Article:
In Christie’s ‘The Exceptional Sale’ this afternoon (8th July), a small drawing of a bear’s head by Leonardo da Vinci goes under the hammer. The estimate puts the lot at between £8million and £12million (€14million).
A small drawing of a bear’s head by Leonardo da Vinci goes under the hammer at Christie’s in London today. It could make up to £12million (€14million).
Entitled ‘Head of a Bear’, the small work only measures seven by seven centimetres. However, estimates expect it to beat the current record for a da Vinci drawing set in 2001. That was £8.1million for the ‘Horse and Rider’.
Bear’s head drawing’s provenance
The drawing belonged to the painter and collector Sir Thomas Lawrence, who sold it via Christie’s in 1860 for £2.50.
Christie’s describe the drawing as follows.
“An exquisite demonstration of Leonardo da Vinci’s unsurpassed mastery as a draughtsman and of his ground-breaking attitude towards the study of nature, this penetrating study of a bear’s head is one of a very small number of drawings by him still in private hands. The drawing was executed in silverpoint on a pale prepared paper, an incisive and demanding technique which Leonardo was taught in his youth by his master Andrea del Verrocchio, the leading artist in Florence at the time.”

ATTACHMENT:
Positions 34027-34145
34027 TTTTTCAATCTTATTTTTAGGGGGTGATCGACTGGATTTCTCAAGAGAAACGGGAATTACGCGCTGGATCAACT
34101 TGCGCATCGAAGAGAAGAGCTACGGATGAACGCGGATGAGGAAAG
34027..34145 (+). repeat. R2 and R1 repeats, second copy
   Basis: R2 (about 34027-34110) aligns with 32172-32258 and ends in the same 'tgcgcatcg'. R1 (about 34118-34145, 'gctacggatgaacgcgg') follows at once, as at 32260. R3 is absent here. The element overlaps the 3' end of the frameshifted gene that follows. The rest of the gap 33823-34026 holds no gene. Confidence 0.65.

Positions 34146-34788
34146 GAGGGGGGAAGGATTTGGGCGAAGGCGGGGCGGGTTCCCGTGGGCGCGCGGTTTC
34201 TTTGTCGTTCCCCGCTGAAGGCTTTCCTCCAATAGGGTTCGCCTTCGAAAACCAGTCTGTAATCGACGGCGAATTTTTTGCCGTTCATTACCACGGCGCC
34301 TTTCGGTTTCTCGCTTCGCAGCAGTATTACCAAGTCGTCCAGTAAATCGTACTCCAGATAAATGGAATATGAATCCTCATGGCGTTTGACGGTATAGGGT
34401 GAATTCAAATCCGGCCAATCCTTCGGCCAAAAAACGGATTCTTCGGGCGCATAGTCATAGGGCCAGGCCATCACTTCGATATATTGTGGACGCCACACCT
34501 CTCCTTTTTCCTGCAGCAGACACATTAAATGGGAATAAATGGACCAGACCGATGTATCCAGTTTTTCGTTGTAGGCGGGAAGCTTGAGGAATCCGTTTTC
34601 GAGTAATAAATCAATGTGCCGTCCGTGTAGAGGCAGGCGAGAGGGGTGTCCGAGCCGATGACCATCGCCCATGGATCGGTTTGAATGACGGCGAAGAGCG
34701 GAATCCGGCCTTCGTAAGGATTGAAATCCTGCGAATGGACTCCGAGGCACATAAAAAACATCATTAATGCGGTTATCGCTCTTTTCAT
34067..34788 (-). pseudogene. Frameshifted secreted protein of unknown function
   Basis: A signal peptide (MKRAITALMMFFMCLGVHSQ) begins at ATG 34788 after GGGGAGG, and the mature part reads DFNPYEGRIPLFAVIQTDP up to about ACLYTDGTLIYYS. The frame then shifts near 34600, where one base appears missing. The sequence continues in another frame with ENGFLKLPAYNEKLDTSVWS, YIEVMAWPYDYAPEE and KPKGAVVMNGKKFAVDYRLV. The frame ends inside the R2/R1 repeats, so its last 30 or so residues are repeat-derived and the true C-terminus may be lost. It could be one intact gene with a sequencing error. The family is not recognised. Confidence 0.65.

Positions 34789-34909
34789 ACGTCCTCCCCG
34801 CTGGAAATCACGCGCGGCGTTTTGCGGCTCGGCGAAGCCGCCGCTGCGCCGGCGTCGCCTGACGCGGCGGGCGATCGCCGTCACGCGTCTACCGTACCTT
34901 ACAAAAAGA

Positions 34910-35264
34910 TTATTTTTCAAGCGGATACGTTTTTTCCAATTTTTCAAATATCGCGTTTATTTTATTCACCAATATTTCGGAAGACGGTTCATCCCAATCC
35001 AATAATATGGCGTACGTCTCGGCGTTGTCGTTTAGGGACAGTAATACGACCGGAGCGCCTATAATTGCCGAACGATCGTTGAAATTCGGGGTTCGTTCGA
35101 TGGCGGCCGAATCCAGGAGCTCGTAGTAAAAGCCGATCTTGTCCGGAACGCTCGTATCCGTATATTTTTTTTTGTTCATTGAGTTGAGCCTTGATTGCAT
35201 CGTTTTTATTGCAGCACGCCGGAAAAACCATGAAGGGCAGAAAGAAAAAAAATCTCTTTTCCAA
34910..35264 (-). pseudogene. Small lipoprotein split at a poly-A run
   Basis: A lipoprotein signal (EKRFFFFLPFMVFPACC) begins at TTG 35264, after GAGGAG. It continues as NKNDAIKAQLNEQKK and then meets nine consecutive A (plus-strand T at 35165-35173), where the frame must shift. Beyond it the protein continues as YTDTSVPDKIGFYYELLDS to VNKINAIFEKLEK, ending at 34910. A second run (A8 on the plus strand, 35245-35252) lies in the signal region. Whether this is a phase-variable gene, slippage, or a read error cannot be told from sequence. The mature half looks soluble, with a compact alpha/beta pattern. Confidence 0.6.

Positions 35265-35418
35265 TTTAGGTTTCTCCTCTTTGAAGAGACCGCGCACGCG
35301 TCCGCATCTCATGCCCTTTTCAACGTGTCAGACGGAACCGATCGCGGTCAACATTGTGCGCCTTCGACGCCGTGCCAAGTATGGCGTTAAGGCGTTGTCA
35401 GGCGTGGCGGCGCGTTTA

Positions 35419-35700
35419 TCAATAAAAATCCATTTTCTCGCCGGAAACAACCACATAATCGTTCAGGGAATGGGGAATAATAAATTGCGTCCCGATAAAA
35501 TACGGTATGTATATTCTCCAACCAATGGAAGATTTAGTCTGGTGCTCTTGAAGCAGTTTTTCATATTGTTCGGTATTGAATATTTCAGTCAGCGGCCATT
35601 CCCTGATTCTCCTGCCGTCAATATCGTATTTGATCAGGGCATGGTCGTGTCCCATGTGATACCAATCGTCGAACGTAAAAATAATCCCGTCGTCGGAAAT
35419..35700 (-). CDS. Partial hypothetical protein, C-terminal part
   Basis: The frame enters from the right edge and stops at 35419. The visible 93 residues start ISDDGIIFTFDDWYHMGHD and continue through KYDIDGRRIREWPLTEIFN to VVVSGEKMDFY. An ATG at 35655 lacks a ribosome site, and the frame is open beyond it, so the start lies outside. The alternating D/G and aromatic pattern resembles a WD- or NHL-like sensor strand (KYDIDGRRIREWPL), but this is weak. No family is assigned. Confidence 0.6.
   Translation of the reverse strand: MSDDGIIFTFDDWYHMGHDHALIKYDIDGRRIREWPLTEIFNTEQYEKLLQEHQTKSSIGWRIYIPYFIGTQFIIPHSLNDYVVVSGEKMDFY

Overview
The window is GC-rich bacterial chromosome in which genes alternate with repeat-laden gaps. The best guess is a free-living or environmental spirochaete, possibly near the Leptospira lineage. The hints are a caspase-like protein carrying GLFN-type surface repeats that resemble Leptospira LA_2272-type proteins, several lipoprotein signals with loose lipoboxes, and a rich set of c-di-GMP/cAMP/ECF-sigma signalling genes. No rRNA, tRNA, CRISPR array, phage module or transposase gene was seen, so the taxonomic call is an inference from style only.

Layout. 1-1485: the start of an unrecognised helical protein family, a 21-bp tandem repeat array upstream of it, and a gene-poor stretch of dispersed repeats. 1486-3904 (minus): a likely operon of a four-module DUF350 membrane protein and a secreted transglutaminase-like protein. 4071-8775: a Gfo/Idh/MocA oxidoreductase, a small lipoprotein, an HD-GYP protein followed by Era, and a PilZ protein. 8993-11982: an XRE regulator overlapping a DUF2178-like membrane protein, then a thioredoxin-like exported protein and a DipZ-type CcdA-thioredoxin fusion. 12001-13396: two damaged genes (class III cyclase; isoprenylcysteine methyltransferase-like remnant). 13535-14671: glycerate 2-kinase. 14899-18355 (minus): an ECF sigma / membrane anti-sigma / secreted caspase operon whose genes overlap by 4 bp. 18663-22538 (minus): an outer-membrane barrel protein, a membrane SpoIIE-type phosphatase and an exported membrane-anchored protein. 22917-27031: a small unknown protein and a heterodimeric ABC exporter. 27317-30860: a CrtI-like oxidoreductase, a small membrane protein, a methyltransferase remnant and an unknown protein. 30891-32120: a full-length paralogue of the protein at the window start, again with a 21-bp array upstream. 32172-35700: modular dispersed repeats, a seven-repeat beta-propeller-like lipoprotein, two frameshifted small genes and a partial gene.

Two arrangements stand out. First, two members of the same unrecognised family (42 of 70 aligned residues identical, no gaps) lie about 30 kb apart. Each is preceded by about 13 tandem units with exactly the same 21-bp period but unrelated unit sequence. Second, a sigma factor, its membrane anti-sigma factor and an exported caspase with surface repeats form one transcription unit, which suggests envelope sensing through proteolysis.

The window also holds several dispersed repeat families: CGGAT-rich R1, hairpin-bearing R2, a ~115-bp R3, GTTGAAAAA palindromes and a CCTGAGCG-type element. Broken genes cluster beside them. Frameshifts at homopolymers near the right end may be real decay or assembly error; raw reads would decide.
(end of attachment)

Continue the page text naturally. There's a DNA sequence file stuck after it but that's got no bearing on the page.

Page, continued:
In 2017 Leonardo’s attributed ‘Salvator Mundi’ painting sold in New York for a record $450 million (€381 million). That remains the highest price ever paid at auction for a work of art.